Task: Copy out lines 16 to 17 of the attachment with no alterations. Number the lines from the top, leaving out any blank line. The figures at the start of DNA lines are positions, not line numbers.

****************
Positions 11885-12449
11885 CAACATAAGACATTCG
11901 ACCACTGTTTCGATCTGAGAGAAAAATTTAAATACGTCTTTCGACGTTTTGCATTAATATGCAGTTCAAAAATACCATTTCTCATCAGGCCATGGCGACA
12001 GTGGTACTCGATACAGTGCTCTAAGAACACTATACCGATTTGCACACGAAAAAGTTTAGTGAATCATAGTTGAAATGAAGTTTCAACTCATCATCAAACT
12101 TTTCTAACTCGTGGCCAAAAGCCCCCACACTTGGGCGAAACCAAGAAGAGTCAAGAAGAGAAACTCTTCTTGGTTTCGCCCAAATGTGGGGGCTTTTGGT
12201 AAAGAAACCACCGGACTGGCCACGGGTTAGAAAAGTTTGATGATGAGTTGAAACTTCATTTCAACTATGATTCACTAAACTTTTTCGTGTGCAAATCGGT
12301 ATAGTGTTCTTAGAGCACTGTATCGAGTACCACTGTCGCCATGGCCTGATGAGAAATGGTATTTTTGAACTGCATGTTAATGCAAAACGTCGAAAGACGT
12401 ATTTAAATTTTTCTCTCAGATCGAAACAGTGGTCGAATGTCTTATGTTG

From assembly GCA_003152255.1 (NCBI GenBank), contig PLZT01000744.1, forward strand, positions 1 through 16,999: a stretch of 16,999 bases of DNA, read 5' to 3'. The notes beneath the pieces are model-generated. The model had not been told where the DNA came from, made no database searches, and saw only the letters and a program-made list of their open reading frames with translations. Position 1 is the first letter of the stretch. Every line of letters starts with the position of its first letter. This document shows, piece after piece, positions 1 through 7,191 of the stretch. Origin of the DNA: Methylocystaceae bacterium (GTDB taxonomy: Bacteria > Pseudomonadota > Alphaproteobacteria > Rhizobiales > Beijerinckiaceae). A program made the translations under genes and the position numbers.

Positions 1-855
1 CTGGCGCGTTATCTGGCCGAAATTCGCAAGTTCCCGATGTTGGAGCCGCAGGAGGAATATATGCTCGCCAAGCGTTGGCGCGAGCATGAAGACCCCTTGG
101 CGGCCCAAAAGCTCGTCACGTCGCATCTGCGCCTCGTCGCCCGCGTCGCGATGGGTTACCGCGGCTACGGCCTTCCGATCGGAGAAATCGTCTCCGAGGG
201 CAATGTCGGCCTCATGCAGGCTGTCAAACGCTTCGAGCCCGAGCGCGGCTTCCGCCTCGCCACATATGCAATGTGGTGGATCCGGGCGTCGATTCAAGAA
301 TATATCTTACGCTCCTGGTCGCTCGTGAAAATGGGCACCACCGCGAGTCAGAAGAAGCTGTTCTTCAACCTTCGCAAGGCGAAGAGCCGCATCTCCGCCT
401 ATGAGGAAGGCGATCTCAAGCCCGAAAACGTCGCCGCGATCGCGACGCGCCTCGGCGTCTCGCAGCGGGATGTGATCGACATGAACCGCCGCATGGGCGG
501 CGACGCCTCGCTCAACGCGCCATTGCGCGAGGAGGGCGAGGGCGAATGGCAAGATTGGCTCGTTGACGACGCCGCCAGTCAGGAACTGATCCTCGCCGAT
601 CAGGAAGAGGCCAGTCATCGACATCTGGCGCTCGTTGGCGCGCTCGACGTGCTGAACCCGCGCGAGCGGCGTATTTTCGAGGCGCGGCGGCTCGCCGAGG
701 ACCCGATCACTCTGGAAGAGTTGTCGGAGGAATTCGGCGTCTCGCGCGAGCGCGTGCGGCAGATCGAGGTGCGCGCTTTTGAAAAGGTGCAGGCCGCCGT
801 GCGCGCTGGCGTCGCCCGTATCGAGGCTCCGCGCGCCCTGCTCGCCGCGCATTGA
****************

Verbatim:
501 CGACGCCTCGCTCAACGCGCCATTGCGCGAGGAGGGCGAGGGCGAATGGCAAGATTGGCTCGTTGACGACGCCGCCAGTCAGGAACTGATCCTCGCCGAT
601 CAGGAAGAGGCCAGTCATCGACATCTGGCGCTCGTTGGCGCGCTCGACGTGCTGAACCCGCGCGAGCGGCGTATTTTCGAGGCGCGGCGGCTCGCCGAGG